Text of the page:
Saturdays are for meditation.
Here are a few facts on the history of meditation: Meditation is believed to have been practiced in India and China over 5000 years ago. Meditation is a part of many religions, including Hinduism, Buddhism and Taoism. The etymology of meditation comes from the Latin word meditatum, which means “to ponder.”
Here are a few health benefits of practicing meditation: Meditation lowers blood pressure by increasing the compound nitric oxide that helps open blood vessels. Meditation changes gray matter in our brains that can help with learning, memory and perspective.
https://nccih.nih.gov/health/meditation/overview.htm Meditation helps us remain focused and improve attention spans.
Just pick up your phone: There are meditation apps galore. If you have no experience with meditation at all, but are curious about beginning a meditation practice, you could try one of these apps. They are free for the first few lessons and will give you a feel for what kind of meditation may be most comfortable for you. Mindfulness, body scan, walking and lovingkindness are types of meditation you will find on these apps. Here are 3 well-known meditation apps: Headspace, Calm and 10% Happier.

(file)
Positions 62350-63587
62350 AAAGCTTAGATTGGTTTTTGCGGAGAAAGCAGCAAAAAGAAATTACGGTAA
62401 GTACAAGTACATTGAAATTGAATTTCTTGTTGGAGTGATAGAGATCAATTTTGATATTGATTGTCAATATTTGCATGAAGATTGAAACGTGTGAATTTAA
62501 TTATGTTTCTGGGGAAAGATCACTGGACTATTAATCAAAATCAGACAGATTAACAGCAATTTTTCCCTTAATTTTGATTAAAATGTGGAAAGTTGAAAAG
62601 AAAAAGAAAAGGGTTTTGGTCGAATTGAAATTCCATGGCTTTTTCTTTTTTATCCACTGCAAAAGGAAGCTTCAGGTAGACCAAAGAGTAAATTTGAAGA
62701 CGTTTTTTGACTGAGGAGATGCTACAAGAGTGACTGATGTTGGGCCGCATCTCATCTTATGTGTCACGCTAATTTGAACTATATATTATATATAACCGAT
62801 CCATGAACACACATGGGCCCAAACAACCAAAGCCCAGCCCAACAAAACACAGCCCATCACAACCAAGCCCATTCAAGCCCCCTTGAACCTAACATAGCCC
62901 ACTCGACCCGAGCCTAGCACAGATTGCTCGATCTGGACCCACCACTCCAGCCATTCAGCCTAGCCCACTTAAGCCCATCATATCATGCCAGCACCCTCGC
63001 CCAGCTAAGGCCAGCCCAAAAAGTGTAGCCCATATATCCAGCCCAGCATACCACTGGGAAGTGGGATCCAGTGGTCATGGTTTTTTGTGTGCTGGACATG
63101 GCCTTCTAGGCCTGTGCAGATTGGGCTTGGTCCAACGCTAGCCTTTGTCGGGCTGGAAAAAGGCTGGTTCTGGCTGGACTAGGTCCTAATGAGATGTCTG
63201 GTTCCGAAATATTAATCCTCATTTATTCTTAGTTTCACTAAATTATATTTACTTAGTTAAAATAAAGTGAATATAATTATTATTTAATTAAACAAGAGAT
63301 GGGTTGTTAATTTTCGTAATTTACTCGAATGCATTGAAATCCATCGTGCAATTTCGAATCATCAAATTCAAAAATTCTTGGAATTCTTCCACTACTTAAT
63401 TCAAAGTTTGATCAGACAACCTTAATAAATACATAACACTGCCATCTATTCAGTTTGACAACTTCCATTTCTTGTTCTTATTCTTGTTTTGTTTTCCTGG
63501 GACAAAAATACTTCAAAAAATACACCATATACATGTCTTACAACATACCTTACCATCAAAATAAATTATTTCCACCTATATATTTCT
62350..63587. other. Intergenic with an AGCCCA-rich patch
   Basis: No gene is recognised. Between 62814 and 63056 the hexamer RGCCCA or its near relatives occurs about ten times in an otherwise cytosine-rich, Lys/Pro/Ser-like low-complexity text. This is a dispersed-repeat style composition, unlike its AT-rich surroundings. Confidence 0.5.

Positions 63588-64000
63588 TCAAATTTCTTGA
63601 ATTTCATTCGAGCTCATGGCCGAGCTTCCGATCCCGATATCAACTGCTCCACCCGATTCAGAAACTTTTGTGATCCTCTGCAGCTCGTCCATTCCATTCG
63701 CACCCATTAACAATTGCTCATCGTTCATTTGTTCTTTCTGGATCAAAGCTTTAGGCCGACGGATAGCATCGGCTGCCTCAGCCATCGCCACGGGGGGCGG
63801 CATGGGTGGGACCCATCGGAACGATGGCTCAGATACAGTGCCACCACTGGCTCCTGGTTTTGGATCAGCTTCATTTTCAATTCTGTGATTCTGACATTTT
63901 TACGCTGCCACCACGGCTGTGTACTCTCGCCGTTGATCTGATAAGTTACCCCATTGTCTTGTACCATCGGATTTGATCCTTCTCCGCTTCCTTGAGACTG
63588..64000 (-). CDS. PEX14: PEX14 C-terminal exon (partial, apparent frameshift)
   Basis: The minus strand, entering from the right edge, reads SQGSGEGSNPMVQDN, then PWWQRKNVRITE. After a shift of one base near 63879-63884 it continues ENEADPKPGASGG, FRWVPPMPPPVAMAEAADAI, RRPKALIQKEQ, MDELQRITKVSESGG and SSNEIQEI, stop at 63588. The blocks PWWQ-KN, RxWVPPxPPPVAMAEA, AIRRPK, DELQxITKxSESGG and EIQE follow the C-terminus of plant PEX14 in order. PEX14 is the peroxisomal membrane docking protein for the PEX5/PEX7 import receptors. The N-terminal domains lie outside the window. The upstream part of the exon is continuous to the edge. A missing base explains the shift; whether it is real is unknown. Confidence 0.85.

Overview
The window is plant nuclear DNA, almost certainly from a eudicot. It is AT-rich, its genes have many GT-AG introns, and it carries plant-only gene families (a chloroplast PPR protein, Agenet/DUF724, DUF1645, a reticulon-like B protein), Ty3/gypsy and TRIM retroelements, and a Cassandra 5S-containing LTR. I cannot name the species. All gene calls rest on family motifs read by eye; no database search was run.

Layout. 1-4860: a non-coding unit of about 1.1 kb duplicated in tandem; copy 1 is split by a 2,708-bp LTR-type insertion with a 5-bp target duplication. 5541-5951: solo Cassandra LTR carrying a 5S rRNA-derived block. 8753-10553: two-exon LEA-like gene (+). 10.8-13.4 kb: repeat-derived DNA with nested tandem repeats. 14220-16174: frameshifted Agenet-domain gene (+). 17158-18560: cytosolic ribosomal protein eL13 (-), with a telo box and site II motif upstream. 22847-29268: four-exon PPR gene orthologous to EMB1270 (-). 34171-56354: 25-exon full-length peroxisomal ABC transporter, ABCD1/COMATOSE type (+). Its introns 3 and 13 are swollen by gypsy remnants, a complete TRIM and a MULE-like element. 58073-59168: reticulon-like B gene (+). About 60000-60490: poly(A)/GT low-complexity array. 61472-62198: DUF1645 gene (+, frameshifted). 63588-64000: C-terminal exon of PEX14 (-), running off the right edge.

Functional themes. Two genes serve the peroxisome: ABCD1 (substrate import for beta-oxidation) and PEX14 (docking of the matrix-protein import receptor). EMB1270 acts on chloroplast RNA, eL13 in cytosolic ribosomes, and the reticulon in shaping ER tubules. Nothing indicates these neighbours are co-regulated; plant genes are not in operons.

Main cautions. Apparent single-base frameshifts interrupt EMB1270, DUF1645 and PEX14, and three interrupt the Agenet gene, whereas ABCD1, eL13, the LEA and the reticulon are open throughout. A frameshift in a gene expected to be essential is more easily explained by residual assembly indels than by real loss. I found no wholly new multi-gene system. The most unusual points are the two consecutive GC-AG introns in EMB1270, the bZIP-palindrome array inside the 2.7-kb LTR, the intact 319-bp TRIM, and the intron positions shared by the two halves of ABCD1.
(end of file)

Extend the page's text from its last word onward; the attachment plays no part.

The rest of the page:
My personal experience: Just like running and writing, you need to make a commitment to find the time to meditate. Luckily, just 15-20 minutes a day will be all that is needed when beginning a meditation practice. When I began meditation, I was always seated, always had my eyes closed, always in my house and always focused on my breath. I love to be outside (even in the cold or gloom), which is part of the reason I like to run (I’m not much for a treadmill), so I tried taking my meditation outside. There is a park in my neighborhood with a walking path that my husband tells me is 2/10th of a mile long. The first loop I do a body scan. How do my feet, legs, torso, shoulders, neck feel…you get the idea. The second loop I listen to the birds. Bird songs fill me with a sense of wonder at the diversity in nature even in my little neighborhood park. The third loop I focus on my breath. I practice walking meditation about twice a week. The biggest surprise for me has been the benefit meditation has had on my running. Unfortunately it has not made me any faster! However, my concentration/focus and breathing have improved. I have been able to find a rhythm between my legs and lungs that allows me to focus on my posture/core or enjoy the scenery.